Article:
Scale points on the fever curve
Emanem 409

Staple of jazz records for more than 70 years, recorded meetings between star soloists moved full fledged into improvised music when it came along. Prominent improvisers seem to change their playing partners with the regularity of Jennifer Lopez exchanging paramours though, and it sometimes appears as if each release brings a new grouping.

Chief serial switcher must be London-based guitarist Derek Bailey — grand old man of Britimprov — who in his desire to always make things new, seems to record with every musician he meets. He also revisits partners from time to time — sort of like Elizabeth Taylor and Richard Burton — and this CD is a memento of a reunion gig in London with multi-instrumentalist Milo Fine. Fine’s Free Jazz Ensemble (FJE) has maintained its commitment to improvised music since the late 1960s from a base in Minneapolis, Minn.

Fine and Bailey first performed together in 1983, then as part of Company Week in 1988. These 2003 performances however find Fine bringing a couple of clarinets and electronic keyboard to the gig as well as his more customary drum set.

Guitarist Steve Gnitka is a longtime — and often the only other — FJE member, so guitar legerdemain is no novelty to Fine. The only defect on the four tunes here is that while Bailey follows a singular path, the American seems insistent on playing any and every one of his instruments in various ways to try to ruffle Bailey preternatural cool.

Bailey, whose guitar is extended with pedal controlled amplification, appears to be perfectly serene and composed — not in a musical sense of course — throughout, contentedly strumming and picking with minimum reverb. Sanguinely, he lets notes hang in the air, while Fine strives to fill every space.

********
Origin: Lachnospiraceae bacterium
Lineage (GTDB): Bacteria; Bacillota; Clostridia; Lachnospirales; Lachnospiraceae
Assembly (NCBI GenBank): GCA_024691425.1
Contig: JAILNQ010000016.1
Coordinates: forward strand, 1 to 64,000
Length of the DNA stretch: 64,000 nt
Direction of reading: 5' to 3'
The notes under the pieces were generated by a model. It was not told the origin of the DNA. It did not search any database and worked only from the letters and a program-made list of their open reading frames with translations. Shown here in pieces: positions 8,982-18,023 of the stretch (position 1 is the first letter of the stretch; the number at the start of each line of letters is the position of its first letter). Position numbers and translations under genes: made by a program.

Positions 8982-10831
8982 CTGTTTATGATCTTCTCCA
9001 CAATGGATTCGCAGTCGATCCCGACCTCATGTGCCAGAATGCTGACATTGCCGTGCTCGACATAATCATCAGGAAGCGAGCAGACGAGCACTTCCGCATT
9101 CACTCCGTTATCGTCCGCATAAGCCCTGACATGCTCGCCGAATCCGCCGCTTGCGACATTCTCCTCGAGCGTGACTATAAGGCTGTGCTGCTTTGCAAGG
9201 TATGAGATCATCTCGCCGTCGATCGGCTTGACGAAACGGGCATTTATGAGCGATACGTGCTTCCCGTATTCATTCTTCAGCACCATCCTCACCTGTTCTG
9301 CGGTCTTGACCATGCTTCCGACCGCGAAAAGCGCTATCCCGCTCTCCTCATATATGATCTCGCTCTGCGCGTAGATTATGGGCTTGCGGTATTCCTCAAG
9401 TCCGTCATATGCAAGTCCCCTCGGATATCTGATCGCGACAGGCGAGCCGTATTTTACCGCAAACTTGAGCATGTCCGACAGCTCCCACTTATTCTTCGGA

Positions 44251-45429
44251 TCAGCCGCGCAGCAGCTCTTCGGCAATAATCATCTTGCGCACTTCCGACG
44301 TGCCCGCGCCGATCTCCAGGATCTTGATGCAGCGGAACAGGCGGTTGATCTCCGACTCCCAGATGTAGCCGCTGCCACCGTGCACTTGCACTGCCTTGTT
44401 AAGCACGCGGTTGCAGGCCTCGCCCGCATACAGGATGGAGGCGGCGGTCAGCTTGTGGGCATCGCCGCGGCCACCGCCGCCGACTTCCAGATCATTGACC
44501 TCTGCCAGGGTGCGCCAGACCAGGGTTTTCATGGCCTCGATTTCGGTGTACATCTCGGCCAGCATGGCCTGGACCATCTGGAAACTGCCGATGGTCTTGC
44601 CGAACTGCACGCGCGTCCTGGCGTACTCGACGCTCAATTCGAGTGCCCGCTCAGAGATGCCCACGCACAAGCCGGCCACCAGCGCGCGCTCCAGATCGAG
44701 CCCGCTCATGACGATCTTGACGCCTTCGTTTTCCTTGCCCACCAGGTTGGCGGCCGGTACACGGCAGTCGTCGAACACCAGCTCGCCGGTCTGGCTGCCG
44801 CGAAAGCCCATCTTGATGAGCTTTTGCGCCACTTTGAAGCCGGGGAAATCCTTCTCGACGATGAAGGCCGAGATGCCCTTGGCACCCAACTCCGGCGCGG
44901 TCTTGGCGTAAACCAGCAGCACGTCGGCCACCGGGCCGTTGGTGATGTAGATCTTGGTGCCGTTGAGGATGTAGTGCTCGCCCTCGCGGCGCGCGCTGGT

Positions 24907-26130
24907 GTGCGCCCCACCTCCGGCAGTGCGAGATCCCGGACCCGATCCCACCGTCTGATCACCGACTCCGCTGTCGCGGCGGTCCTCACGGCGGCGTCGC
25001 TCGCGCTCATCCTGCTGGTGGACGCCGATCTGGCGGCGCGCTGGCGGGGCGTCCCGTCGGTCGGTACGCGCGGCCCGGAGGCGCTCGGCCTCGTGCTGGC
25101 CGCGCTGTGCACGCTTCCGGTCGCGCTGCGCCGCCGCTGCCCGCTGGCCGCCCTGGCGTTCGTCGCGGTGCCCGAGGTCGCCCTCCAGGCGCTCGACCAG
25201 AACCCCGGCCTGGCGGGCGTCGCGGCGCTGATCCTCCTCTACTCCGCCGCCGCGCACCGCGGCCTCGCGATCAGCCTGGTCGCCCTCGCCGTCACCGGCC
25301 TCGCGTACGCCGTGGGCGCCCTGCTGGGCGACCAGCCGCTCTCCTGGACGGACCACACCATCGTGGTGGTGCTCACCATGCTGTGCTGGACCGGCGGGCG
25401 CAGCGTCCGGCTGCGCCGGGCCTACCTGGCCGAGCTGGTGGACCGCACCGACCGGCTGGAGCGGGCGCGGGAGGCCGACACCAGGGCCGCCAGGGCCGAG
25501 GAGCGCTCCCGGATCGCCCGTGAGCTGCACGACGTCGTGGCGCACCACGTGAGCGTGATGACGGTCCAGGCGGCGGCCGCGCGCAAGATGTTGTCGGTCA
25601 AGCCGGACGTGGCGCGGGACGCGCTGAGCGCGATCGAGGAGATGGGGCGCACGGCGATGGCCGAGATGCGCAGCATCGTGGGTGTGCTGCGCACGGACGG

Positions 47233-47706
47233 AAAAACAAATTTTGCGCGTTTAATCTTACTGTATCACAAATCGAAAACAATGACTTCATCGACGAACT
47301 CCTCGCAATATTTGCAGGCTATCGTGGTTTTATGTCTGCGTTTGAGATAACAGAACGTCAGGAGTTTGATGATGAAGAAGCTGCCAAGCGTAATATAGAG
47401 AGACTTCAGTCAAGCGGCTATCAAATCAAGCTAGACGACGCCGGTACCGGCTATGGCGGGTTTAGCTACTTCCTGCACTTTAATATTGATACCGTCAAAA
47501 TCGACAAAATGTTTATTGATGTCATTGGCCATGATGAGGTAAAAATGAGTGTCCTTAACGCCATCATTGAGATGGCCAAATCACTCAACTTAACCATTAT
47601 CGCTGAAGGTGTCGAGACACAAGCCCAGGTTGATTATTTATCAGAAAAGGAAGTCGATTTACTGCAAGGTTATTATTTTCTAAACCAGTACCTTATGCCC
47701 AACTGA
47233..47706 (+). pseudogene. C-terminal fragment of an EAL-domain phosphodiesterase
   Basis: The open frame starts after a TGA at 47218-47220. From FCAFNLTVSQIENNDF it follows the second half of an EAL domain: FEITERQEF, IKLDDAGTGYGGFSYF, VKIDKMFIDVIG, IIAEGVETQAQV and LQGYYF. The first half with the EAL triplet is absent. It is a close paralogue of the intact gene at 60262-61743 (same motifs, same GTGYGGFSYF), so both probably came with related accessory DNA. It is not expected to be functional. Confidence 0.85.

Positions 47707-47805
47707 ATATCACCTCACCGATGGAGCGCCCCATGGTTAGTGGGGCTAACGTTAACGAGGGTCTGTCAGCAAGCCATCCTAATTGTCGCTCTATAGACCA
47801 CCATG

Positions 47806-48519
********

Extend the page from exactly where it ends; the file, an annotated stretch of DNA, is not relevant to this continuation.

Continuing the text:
This is most apparent on the two longest and more characteristic numbers that begin and end the disc. While Bailey relies on pick guard scraping and single-string resonation on “Opening Gamut”, for instance, Fine is off and running with loud cymbal pressure and press rolls. Later, the older man’s short note patterns are so shattered by squeaky, squawky clarinet whimpers that the guitarist strokes out some speedy chromatic runs to counter this altissimo whistling. When Bailey returns to individualized flat picking, Fine then counters with nervous runs and arpeggios on the electric piano. As he scurries busily back-and-forth on the keyboard with an approximation of Free Jazz stylings, Bailey suddenly lets loose with vibrated amp distortion, while his harsh picking leaves no doubt that he’s playing steel strings. By the end, potent feedback echoes from guitar to keep up with Fine’s bangs and rumbles on the snares and toms.

When “Closing Gambit” comes around however, Bailey already has upped the distortions and volume from his pedal-controlled amp a couple of times to meet Fine’s weighty piano chording and screeching reed lines. With the drummer initially restricting himself to scattered skin slashes and intermittent cymbal strokes, it’s Bailey who turns predatory. At one point he displays the sort of ringing strums that were stock in trade for dance band guitar players in the 1940s and 1950s. Later, he satisfies himself with clumps of downstroke picking and still later he produces pointed licks extended by delay, that seem to resonate on their own course. As Fine contents himself with trying to play a military tattoo, the guitarist ends the duet with scratches on the fretboard and a single, distorted note.

Meetings like this confirm the singular attributes of each player, though this time age seems to have triumphed over relative youth.

— Ken Waxman

Track Listing: 1. Opening gamut 2. Extract before 3. Extract after 4. Closing gambit

Personnel: Derek Bailey (guitar with pedal controlled amplification); Milo Fine (B-flat and E-flat clarinets, electronic keyboard and drums)